Definition of enim
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Orthography ID = 2019512
1.
LNS
enim
comp. of e for pronom. stem i, and nam
conjunction
  1. truly, certainly, to be sure, indeed, in fact: Ch
  2. certainly
  3. I did order you to be called
  4. Th
  5. Tr
  6. nothing truly
Abbreviations
enim, conj. [comp. of e for pronom. stem i, and nam], a demonstrative corroborative particle. (Its position is regularly after the first word, or the first two or more closely connected words in the sentence; only in the comic writers sometimes at the beginning. Put after est in the fourth place: in eo est enim illud, Cic. Off. 1, 20, 67: ab omnibus est enim, etc., id. Deiot. 13, 37; al., see below. Put after quoque: id quoque enim traditur, Liv. 2, 18; 3, 50; 23, 12; 27, 22; 30, 1; 33, 30; 36, 27; but not in Cicero, v. Madv. ad Cic. Fin. 2, 33, 108, p. 325.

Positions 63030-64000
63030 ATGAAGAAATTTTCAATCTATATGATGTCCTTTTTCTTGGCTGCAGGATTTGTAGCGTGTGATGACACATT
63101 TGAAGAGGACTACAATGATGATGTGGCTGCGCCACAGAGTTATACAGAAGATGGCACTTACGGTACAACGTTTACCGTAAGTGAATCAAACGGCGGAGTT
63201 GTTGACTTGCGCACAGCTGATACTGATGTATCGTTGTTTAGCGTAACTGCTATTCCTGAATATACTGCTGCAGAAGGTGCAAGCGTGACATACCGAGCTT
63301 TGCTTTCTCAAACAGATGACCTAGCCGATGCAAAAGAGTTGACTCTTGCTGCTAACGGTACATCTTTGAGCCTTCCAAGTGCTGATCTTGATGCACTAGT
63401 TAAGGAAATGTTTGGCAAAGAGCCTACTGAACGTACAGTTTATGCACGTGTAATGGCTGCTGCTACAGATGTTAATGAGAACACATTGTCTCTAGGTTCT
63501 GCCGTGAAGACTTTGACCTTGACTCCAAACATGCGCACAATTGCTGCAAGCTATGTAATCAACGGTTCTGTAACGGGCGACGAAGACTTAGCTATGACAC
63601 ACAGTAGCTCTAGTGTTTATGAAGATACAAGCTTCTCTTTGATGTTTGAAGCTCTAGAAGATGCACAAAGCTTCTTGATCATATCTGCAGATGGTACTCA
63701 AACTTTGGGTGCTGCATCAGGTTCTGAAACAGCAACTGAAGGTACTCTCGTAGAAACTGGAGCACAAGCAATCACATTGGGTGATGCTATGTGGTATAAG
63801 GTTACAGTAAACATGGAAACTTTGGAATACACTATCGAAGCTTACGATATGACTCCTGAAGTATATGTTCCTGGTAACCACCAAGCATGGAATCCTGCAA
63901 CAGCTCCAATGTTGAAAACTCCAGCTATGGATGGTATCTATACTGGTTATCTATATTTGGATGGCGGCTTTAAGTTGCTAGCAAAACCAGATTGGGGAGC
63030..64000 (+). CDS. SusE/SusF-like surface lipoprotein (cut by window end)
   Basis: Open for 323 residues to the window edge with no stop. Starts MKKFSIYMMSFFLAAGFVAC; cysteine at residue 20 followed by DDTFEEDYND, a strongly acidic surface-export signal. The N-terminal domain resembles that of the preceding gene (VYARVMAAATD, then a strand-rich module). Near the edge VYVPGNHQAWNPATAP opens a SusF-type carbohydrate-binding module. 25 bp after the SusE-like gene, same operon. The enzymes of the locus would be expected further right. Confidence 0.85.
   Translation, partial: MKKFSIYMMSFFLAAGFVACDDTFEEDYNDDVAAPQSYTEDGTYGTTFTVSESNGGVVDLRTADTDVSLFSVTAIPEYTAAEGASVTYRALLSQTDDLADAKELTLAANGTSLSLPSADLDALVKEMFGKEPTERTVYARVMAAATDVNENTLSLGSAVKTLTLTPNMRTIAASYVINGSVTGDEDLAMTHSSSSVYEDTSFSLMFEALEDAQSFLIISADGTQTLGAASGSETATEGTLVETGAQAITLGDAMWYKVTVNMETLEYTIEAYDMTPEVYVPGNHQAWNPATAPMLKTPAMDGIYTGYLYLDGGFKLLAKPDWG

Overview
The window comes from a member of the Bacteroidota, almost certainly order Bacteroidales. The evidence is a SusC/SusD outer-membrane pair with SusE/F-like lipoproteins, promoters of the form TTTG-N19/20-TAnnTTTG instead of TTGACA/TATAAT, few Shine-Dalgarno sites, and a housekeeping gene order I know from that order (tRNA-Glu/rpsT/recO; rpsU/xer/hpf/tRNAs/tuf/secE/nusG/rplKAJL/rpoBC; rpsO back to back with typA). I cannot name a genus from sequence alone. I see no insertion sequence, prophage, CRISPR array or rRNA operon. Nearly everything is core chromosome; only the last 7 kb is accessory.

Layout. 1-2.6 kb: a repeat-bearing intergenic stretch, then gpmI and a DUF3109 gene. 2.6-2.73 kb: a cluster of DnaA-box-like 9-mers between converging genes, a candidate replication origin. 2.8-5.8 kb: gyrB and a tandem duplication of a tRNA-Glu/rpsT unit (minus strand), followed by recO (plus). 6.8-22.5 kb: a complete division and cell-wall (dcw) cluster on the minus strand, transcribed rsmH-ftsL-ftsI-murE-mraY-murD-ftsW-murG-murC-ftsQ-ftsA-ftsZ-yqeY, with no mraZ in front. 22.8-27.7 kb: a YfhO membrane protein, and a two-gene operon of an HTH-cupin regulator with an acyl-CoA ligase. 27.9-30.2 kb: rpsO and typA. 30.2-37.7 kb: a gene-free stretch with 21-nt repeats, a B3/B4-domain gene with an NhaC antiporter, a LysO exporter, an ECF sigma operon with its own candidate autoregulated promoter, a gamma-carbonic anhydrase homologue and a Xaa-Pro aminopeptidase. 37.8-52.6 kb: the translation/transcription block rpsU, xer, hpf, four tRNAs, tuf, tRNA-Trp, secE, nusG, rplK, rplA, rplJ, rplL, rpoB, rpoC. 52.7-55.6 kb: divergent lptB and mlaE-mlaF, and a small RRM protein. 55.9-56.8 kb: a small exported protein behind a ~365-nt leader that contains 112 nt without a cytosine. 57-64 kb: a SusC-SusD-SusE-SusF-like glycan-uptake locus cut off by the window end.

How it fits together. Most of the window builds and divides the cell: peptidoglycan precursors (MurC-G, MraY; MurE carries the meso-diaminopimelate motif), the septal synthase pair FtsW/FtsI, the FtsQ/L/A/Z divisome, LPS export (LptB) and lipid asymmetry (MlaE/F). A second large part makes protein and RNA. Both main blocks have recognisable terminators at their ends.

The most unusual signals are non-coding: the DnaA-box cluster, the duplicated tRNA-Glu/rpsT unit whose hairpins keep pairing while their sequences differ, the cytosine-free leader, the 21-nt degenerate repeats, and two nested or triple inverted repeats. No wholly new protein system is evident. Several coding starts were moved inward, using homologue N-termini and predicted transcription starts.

—Sometimes it divides an apparent compound: quotus enim quisque, Tac. Or. 26 fin.) To corroborate a preceding assertion, like equidem, certe, vero; hence freq. connected with these particles, esp. with vero (v. under B.), truly, certainly, to be sure, indeed, in fact: Ch. Te uxor aiebat tua Me vocare. St. Ego enim vocari jussi, certainly, I did order you to be called, Plaut. Cas. 2, 4, 2: ornanda est enim dignitas domo, Cic. Off. 1, 39, 139: in his est enim aliqua obscuritas, in fact, indeed, id. Tusc. 1, 32, 78: ille (Dumnorix) enim revocatus resistere ac se manu defendere coepit, in fact, indeed, Caes. B. G. 5, 7, 8: tum M. Metilius, id enim ferendum esse negat, it was really not to be endured, Liv. 22, 25: enim istaec captio est, this is clearly a trick, Plaut. Ep. 5, 2, 36: enim me nominat, positively he mentions my name, id. Trin. 5, 2, 10: enim non ibis nunc vicissim, nisi scio, you shall positively not go, id. Pers. 2, 2, 54; id. Capt. 3, 4, 60; cf. id. Most. 5, 2, 12: Th. Quid tute tecum? Tr. Nihil enim, nothing truly, Plaut. Most. 3, 1, 24; so, nihil enim, Ter. Ad. 4, 5, 22; id. Hec. 5, 4, 10; cf.: enim nihil, Plaut. Bacch. 4, 4, 51: Pa. Quid metuis? Se. Enim ne nosmet perdiderimus uspiam, id. Mil. 2, 5, 19: tua pol refert enim, id. Stich. 4, 2, 36: certe enim hic nescio quis loquitur, id. Am. 1, 1, 175: certe enim, id. ib. 2, 2, 26; id. As. 3, 3, 24; Ter. And. 3, 2, 23.